Subject: Re: bin/12838: new expr(1) is totally broken
To: None <, netbsd-bugs@NetBSD.ORG>
From: Ross Harvey <>
List: netbsd-bugs
Date: 05/04/2001 19:51:41
Regarding the initial reply by Mr. Woods.

I never thought, in a million years, that anyone would write in to argue
with an elementary, kindergarten-level collection of obvious and universally
accepted (or so I thought until today) software engineering basics. Although
it was clear that some people were _ignoring_ the inconvenient ones, I
didn't think anyone anywhere could possibly _disagree_ with any of them.

It was mostly intended sarcastically, as, "of course everyone knows this",
and to tease our fearless leaders for letting people do stuff in less
responsible ways.

But apparently, there is -one guy- who wants to argue. After seeing Mr.
Woods _consistently_ disagree with every consensus on the lists, I now
think that the arguments are just a challenge, and the more obvious the
position, the more challenging it must be to find some way to argue the
opposite.  Take, for example, this part of Mr. Woods reply:

> Seriously speaking all complex software should be re-written from
> scratch as often as humanly and economically possible.  And maybe even
> more often than that.

Wow. The appropriate response in a technical forum would be to ignore a
statement like this, or give a patient and reasoned reply on the subject.
But I'm incapable of that, I doubt if I and the person who could write a
statement like that would have any common ground on which to discuss it.
So I will reply with an unprofessional and inappropriate label; my apologies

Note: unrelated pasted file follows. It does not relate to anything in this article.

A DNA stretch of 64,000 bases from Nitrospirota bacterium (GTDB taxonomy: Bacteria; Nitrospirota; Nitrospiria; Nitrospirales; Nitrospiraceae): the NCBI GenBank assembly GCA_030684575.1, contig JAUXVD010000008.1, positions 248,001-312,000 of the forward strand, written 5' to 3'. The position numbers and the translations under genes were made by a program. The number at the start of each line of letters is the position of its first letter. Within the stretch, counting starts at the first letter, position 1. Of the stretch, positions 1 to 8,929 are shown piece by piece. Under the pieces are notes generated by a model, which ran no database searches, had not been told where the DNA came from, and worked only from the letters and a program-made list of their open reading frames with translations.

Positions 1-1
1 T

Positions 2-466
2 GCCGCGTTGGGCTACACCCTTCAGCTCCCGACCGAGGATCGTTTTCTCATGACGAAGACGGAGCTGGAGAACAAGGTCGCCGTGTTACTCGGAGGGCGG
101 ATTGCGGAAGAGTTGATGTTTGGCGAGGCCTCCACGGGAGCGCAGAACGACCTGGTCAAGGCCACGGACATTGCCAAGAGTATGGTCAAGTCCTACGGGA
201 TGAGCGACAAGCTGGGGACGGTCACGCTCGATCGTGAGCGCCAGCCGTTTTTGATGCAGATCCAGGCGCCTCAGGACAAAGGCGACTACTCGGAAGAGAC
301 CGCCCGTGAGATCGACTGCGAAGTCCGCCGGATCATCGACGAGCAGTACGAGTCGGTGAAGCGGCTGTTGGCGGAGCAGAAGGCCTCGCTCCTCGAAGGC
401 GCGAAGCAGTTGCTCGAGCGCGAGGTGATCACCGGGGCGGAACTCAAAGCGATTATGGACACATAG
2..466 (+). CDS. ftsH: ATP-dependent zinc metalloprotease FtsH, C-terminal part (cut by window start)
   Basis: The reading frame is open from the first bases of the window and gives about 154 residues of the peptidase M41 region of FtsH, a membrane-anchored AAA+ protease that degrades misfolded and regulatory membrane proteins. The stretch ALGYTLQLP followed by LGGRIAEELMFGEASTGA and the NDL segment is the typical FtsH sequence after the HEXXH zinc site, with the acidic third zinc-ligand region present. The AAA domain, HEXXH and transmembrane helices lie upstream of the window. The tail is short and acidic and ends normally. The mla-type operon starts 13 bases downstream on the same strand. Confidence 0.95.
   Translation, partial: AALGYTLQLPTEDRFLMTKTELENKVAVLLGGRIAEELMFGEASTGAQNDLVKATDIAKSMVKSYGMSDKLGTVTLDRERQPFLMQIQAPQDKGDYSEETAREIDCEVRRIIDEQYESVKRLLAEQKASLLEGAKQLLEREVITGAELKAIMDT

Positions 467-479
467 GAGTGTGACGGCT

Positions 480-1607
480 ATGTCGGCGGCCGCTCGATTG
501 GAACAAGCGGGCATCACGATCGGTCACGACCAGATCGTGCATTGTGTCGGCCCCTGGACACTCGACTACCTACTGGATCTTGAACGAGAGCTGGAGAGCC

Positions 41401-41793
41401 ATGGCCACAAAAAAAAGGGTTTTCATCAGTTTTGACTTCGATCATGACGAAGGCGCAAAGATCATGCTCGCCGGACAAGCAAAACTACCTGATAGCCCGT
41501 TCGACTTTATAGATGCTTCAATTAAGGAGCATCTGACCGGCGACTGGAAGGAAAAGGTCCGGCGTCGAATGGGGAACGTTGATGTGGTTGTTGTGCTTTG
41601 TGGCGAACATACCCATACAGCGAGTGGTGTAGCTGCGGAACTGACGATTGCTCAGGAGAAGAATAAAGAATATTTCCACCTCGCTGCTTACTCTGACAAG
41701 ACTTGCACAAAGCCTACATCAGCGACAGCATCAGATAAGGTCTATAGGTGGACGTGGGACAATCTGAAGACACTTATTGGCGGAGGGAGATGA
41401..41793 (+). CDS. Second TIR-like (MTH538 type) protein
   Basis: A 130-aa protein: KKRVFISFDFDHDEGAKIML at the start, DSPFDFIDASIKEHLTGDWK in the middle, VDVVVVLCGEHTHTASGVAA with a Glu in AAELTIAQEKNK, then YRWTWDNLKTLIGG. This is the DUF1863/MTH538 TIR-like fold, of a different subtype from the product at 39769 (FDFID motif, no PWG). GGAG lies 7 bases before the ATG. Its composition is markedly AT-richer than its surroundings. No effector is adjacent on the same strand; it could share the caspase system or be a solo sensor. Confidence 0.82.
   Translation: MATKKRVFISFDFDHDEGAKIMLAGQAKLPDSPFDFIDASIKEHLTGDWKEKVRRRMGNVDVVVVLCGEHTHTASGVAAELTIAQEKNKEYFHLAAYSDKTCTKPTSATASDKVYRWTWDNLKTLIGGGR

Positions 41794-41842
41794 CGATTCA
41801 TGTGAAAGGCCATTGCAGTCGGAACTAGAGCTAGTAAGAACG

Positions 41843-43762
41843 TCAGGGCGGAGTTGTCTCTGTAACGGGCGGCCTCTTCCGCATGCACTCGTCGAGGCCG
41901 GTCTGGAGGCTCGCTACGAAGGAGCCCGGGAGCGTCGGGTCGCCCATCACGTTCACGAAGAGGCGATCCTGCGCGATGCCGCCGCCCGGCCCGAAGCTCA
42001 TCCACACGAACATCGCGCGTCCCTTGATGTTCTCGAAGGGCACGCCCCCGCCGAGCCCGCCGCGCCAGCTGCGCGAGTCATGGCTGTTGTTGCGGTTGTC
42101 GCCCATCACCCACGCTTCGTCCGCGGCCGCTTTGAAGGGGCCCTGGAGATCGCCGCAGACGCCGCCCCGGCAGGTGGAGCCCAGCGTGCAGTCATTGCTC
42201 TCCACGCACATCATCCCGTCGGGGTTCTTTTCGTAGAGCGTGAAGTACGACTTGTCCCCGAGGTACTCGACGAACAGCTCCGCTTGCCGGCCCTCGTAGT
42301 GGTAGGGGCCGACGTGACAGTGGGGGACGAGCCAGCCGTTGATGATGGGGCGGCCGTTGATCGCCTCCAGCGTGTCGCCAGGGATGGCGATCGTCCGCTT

in advance: that statement is the single most insane technical thing I have
ever heard. (Now, the original developer of something will often do an
excellent job and make a big improvement with a rewrite, but that's a
different subject, and even then it doesn't always apply to tested and
maintained software that has stood the test of time.)

And in any case, rewrites have their place. What I actually said was: "don't
replace SW that has been tested for years with _casual_ rewrites", emphasis

I also object to the apparent assumption that yacc is better. I have done
big projects in yacc and recursive descent. I wrote a C parser in yacc, I
did a dBASE III compiler for Ashton-Tate in yacc. I wrote the Green Hills
assemblers, except for 68k, and did them RD. I did lots of other parsers.
In the end, I decided that recursive descent was faster to write, had far
fewer wierd and subtle bugs, and was easier to maintain. (Things that people
just assume are true about yacc. Go figure.) If you don't program very
fast, yacc is needed, but otherwise yacc is just a choice, not an advantage.